Remodeling a floor per year would be a nightmare. You would end up with a building under perpetual construction and one which would require continual disruptions to water, electric, and HVAC services. Not to mention elevators being replaced, parking lot improvements, noise, dust, contamination concerns, the need for a materials staging area and construction vehicles…. what a mess. That isn’t even remotely feasible and the resulting cost increases for such a project would more than eliminate any potential cost savings from not bonding for the project.

    If the building had historical significance such remodeling is worthwhile (the Washington Pavilion for example), but for a building built in the 70s that is simply showing its age and one which is nowhere near modern codes it doesn’t make sense. Even if the total cost of remodeling the 300 building ended up being 30% less than building new it likely wouldn’t be worth it due to an aging building which will require more repair and maintenance over its lifetime. If it wasn’t a total gut job then an existing building would make sense, but it doesn’t sound like that building would serve the needs as it has been cut up and subdivided so much of it would need to be redone anyway. There is a reason there is space available in the building and why some tenants have moved out or are in the process of moving out, and the owners know they will either need to sell the building or put some money into it. My guess is they would love to offload it to the city and wash their hands of it, because with one of their major tenants moving out soon they are going to be stuck with a building nobody wants to lease.

  34. Darin Larson

    Coyote says “The city council is hardly standing square behind the mayor on this issue.”

    Well, did you expect that the Mayor would vote against a project that he believes in? You seem to think that Huether should blow in the wind like a typical politician instead of making the best decision for the city based upon his experience and judgment and sticking by his decision. Calling this an “ugly incident” and insinuating that Huether is somehow to blame for the petitioner problems is simply petty.

  35. Darin Larson

    Monty–your link to the Ellis story makes a good point about the conflict of interest in the evaluation of the 300 building alternative, but then cites a statement by the owners of the 300 building that it could be remodeled for half the price of the new city building. Well, isn’t that as much of a conflict for the 300 building owners to be telling us what a good deal the 300 building would be?

    The 300 building was built in 1971 according to the article by Ellis. That means the building is 45 years old. I think questioning the viability of converting a 45 year old building into a long-term city administration building is appropriate. Not to mention the fact that the new building is purpose-built and designed for its intended use from the ground up.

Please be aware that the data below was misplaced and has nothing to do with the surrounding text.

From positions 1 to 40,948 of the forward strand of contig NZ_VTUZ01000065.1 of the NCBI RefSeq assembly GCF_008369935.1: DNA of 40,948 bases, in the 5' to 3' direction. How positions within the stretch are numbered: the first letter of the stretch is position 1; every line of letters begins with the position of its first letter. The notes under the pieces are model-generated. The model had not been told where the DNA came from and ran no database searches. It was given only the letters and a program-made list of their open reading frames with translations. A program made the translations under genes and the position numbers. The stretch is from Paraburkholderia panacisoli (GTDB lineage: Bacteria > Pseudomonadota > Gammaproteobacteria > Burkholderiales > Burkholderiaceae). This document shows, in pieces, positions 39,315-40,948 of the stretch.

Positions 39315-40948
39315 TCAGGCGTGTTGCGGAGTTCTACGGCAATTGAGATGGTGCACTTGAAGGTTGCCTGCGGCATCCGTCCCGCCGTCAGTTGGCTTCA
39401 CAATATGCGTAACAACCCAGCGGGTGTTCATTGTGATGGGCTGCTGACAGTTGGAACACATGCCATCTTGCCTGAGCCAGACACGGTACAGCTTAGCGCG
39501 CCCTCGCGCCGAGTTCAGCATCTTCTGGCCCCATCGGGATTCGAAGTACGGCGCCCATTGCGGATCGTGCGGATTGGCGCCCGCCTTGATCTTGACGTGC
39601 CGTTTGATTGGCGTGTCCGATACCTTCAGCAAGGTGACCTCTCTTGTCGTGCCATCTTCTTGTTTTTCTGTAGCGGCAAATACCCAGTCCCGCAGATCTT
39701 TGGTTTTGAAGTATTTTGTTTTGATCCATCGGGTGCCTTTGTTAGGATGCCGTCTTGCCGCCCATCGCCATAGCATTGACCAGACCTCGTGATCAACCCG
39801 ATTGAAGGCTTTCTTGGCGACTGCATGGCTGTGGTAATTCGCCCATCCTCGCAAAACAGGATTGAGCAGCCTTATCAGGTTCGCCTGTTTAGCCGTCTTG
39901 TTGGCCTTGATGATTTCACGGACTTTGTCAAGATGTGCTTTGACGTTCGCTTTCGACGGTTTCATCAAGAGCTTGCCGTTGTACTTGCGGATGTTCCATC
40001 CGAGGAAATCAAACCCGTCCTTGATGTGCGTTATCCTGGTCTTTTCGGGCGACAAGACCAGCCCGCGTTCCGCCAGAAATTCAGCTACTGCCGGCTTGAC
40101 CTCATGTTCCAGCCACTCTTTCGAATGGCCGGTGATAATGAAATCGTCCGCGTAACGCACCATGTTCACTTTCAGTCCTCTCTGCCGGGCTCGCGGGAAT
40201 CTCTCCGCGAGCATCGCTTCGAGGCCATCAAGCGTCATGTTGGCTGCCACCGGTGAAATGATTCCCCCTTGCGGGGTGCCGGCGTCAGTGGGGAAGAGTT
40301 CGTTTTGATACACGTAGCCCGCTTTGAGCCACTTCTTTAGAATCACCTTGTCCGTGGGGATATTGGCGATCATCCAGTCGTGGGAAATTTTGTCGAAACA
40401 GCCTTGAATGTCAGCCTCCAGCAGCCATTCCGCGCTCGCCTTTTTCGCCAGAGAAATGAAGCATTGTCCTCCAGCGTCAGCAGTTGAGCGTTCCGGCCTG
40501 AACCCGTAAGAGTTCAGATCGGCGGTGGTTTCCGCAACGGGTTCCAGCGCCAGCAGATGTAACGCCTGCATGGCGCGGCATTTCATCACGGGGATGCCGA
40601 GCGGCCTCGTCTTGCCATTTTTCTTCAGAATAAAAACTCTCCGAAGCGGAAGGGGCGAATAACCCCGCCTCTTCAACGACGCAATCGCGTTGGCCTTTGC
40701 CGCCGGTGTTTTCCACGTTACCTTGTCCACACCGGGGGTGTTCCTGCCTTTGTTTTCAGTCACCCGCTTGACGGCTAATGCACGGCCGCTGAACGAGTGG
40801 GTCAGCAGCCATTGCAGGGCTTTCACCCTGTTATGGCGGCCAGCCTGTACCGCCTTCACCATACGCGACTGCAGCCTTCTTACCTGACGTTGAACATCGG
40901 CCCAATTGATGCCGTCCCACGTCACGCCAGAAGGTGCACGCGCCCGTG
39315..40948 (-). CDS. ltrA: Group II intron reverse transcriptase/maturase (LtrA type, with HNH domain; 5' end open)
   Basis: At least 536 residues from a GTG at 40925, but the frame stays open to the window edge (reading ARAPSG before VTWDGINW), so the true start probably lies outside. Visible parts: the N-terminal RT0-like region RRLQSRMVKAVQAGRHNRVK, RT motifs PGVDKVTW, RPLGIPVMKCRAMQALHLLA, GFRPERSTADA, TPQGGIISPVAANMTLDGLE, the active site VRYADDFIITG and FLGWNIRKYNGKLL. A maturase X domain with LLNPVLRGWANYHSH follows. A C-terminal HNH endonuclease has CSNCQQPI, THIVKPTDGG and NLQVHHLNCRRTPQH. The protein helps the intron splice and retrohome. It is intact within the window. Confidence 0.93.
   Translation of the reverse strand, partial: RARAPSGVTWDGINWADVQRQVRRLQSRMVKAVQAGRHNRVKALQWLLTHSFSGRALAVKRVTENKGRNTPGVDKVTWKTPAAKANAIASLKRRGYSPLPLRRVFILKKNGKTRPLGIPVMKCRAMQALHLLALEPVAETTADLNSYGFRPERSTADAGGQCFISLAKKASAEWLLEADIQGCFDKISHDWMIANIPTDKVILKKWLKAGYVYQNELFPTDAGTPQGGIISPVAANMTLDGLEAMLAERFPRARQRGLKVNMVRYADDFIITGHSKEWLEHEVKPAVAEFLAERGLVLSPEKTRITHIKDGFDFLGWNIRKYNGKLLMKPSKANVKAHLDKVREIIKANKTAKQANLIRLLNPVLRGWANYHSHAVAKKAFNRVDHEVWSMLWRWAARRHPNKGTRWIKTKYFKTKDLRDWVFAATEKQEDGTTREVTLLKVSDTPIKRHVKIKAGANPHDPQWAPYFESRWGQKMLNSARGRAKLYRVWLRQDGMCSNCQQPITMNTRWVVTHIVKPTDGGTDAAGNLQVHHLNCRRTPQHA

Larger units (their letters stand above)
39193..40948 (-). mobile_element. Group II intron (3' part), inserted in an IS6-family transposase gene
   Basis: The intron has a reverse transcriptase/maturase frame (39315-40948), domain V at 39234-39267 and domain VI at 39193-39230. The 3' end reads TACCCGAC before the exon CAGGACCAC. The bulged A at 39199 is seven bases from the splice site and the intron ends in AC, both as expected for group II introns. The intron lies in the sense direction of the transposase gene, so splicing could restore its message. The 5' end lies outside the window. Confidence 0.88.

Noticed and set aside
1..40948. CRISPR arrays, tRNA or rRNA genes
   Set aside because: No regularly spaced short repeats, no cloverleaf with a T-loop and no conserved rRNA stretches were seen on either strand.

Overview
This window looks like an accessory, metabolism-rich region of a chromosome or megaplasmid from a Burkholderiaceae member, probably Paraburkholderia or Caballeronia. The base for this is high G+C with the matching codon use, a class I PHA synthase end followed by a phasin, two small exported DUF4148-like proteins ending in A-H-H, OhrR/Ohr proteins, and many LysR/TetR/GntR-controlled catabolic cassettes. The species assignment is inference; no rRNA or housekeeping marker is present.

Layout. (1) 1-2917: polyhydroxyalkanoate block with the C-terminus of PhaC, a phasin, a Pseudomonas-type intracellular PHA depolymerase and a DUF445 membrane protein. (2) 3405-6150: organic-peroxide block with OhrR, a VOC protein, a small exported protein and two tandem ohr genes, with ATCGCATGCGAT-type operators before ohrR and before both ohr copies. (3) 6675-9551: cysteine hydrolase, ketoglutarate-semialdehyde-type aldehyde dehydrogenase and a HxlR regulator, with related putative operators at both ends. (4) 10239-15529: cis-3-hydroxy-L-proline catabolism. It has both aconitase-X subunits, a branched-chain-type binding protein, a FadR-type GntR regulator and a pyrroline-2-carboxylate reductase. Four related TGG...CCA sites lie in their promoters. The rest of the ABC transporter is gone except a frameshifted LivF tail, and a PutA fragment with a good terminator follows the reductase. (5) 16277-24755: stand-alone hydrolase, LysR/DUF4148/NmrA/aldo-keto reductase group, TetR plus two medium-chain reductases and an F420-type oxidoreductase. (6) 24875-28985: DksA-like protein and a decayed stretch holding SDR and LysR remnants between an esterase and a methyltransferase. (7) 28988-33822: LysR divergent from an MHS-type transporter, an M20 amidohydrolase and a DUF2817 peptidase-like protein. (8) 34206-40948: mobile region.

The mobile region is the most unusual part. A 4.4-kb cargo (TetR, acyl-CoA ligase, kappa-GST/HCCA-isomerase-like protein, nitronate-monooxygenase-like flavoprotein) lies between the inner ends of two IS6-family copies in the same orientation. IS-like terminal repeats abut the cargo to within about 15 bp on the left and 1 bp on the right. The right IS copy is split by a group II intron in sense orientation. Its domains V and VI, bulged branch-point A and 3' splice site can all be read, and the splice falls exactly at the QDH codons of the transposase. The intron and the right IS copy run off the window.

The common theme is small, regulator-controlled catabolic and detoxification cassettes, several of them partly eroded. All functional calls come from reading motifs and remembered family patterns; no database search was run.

36. You must not have read my comment, Monty. I said I like the way the Premier Center siding looks. I didn’t say, “I don’t think it looks that bad…”. It would be plain stupid to pay $1 million or more to change something that looks good already. I’m glad the city isn’t changing perfectly functional and attractive siding just because some people would prefer a different look. I don’t like the color of the lime green city pickup trucks, but I’m not demanding that they be repainted.

    Mr. Coyote, you clearly don’t know what you are talking about. Here is an excerpt from the Sioux Falls city charter to educate you:

    Section 2.03 Mayor.
    The mayor shall serve as a member of the city council. In the absence of the mayor for purposes of city council meetings, the city council shall designate one (1) of its members as acting mayor, with the duties but not the powers of that office.

    The bond issue for this building passed the city council 5-4, as I said before.

  37. I apologize for being rough on you in the last comment, Mr. Coyote. Your comments are valuable to the discussions we have here. People educate me on here quite often. I apologize to Troy also for past transgressions.

  38. JLB, that’s a very useful definition from Larson v. Hazeltine (1996). I understand Ror’s complaint about distinct oaths, but can we contend that the statewide oath Danielson’s circulators swore carries out the intent of the statute and rule that prescribe the municipal oath?